• Greater liquidity and availability of price information increase the risk of suboptimal behavior. Home equity lines of credit and refinancing became widely available prior to the global financial crisis. Homeowners could get current home price estimates online through services such as Zillow and Redfin, and could use their home equity as a piggy bank. The S&P CoreLogic Case-Shiller U.S. National Home Price NSA Index (Case-Shiller Index) fell 26% between 2007 and 2012. Is it a coincidence that the most severe decline in home prices since the Great Depression occurred soon after current price information became more available and tapping into home equity for spending became easier?

The Case-Shiller Index of nationwide home prices has increased almost 50% in the past four years without a single monthly decline, even when COVID-19 shut down much of the economy¹. If anything, the ability to work from home during lockdown may have increased consumer desire to upgrade living spaces. Recent year-over-year increases exceed even the high points of the housing market bubble that preceded the global financial crisis and the ebullience of the late 1970s.

Recent inflation has increased the psychological appeal of making an investment in a home and helped create the FOMO mindset. The homeowner vacancy rate is at an all-time low, and total mortgage debt exceeds its high before the global financial crisis. On the other hand, the era of super-low mortgage rates appears to be past. Conventional mortgage rates have more than doubled from early 2021 lows. Combined with rising home prices, the payment for a 30-year mortgage on an average home has increased 86% in just the past year and a half².

Our advice?

  1. Do not listen to advice from last century. As detailed above, the old rules about tax advantages, forced savings, and psychological comfort of home ownership as an investment either no longer hold or have changed substantially.
  2. Watch out for adjustable-rate mortgages (ARMs). Nobody knows the future direction of mortgage rates, but the past year has demonstrated that rates can increase quickly. As depicted in the movie The Big Short, a major cause of distress during the global financial crisis resulted from initial teaser rates on ARMs expiring and borrowers discovering they neither could afford the higher rates nor obtain refinancing.
  3. Do not rush to buy a home because of FOMO. We make no prediction about the future of either interest rates or home prices, but history shows that markets tend to correct excesses. The year-over-year change in the number of homes listed for sale is strongly positive for the first time in years. The number of new privately owned housing units under construction is the highest since at least 1970. In other words, recent high prices and low vacancy rates are leading to increased supply.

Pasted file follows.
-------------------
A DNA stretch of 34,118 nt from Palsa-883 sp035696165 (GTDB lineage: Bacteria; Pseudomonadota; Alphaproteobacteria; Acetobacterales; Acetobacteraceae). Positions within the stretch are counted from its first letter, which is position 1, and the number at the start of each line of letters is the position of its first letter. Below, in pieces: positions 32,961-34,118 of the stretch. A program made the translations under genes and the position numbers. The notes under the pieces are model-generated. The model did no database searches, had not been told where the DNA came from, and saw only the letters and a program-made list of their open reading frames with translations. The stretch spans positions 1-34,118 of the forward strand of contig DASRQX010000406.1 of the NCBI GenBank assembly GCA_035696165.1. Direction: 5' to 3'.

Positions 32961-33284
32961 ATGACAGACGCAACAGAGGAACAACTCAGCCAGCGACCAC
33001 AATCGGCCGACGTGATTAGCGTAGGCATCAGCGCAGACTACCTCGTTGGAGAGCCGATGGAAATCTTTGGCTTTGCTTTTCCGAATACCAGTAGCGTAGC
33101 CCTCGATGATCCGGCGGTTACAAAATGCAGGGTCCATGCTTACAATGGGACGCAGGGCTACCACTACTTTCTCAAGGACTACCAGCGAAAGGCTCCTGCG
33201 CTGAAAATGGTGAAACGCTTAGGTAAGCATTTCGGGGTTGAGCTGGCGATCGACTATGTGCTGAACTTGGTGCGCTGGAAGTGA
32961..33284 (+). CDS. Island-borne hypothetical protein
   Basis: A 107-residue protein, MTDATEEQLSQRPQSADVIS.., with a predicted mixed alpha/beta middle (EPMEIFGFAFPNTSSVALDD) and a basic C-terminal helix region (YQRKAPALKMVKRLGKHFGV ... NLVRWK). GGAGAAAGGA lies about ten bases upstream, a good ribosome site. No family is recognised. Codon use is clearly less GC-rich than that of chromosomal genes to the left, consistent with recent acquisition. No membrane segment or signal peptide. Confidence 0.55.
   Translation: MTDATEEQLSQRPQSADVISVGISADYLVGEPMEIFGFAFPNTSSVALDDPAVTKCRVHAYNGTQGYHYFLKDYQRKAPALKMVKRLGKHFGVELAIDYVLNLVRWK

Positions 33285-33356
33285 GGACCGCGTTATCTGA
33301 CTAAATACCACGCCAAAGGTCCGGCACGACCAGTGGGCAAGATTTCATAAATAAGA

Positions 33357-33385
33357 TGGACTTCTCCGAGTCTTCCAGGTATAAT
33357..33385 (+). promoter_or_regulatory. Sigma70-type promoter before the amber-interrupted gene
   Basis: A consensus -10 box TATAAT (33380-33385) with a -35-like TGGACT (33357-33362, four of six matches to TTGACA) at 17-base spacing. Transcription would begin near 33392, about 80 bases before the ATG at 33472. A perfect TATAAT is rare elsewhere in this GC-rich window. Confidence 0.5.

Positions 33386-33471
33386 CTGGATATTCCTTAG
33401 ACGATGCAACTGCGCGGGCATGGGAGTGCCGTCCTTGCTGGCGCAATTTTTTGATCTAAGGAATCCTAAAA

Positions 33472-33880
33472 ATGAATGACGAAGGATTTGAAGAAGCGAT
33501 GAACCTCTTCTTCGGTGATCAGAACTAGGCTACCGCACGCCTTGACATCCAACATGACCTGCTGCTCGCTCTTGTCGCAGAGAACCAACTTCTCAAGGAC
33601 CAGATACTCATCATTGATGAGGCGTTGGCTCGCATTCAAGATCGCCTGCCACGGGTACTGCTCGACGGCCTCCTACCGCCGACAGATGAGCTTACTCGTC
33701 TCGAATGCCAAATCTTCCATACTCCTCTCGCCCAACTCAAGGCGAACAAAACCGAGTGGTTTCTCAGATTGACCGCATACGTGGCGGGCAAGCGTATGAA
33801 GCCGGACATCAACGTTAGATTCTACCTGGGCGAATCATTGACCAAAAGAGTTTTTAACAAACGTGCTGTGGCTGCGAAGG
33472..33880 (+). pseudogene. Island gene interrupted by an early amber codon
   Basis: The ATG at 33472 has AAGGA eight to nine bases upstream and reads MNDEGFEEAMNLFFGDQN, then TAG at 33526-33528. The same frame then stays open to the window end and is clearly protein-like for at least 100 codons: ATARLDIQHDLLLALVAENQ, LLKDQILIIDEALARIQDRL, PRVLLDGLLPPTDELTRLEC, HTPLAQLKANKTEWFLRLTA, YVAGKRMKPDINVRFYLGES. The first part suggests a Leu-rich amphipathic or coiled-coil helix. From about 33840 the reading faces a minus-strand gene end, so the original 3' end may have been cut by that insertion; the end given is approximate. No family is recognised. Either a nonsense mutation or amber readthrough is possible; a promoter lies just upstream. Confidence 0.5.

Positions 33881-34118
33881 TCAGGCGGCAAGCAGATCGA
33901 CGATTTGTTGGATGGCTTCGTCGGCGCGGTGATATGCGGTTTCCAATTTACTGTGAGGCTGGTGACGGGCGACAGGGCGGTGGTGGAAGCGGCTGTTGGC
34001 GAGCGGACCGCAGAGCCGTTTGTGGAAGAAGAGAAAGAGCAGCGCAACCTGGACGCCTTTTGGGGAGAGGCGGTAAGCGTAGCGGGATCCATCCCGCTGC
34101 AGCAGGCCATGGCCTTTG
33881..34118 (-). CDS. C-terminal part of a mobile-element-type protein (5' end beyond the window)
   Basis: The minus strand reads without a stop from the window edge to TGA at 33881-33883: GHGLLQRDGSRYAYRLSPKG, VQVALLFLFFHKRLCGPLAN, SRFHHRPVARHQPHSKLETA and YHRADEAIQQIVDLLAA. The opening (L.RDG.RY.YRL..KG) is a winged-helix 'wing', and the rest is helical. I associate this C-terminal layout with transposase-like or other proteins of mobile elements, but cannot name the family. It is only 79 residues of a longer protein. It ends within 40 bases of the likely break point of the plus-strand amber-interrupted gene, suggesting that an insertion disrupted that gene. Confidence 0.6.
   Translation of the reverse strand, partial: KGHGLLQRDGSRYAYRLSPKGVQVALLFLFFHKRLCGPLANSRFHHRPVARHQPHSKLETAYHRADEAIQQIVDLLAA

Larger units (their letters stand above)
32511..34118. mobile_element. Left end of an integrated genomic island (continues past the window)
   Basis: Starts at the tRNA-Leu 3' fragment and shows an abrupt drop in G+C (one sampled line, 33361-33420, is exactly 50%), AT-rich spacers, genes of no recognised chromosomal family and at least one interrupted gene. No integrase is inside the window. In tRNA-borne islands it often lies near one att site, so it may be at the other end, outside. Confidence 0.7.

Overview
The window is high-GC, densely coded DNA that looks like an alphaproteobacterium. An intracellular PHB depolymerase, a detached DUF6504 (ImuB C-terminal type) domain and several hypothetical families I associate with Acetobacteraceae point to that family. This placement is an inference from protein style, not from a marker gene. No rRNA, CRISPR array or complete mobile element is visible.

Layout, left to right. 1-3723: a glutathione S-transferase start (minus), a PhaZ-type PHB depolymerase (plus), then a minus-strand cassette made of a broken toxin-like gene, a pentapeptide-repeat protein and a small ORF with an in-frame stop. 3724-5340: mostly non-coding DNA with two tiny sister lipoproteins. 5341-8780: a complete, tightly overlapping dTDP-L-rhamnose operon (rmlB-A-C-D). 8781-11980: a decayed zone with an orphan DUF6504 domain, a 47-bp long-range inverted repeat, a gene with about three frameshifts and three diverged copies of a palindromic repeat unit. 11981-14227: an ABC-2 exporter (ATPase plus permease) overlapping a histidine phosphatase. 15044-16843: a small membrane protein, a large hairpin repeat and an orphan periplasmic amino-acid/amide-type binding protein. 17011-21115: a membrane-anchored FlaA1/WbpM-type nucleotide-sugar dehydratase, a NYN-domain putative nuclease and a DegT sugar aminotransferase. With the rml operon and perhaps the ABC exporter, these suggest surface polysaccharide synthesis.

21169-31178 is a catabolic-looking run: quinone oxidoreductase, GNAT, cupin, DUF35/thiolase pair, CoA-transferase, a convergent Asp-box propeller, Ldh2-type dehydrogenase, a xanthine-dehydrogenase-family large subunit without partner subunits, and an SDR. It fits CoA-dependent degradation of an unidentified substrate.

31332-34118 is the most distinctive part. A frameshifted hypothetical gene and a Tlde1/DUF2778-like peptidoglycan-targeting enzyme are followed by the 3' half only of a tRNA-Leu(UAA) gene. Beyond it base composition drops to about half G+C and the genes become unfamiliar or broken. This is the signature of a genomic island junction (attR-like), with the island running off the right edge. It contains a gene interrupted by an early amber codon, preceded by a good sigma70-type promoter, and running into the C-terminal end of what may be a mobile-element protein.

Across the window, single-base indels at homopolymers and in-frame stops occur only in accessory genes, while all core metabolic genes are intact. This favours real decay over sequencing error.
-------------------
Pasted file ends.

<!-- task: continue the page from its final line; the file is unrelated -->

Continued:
Buying a home is an important and often emotional decision. Yet history shows that hasty decisions based on FOMO or outdated advice can result in disappointment and regret. Instead, we suggest prudent consideration of both where you want to live in the post pandemic world and what you can afford. Today’s conditions will inevitably change, and there will be a wide array of choices for you tomorrow.

Footnotes:

¹ Ned Davis Research, Inc.

² S&P Dow Jones Indices LLC, S&P/Case-Shiller U.S. National Home Price Index [CSUSHPISA], retrieved from FRED, Federal Reserve Bank of St. Louis, July 12, 2022.

Mercer Advisors Inc. is the parent company of Mercer Global Advisors Inc. and is not involved with investment services. Mercer Global Advisors Inc. (“Mercer Advisors”) is registered as an investment advisor with the SEC. The firm only transacts business in states where it is properly registered or is excluded or exempted from registration requirements.

All expressions of opinion reflect the judgment of the author as of the date of publication and are subject to change. Some of the research and ratings shown in this presentation come from third parties that are not affiliated with Mercer Advisors. The information is believed to be accurate but is not guaranteed or warranted by Mercer Advisors.

This document may contain forward-looking statements including statements regarding our intent, belief or current expectations with respect to market conditions. Readers are cautioned not to place undue reliance on these forward-looking statements. While due care has been used in the preparation of forecast information, actual results may vary in a materially positive or negative manner. Forecasts and hypothetical examples are subject to uncertainty and contingencies outside Mercer Advisors’ control.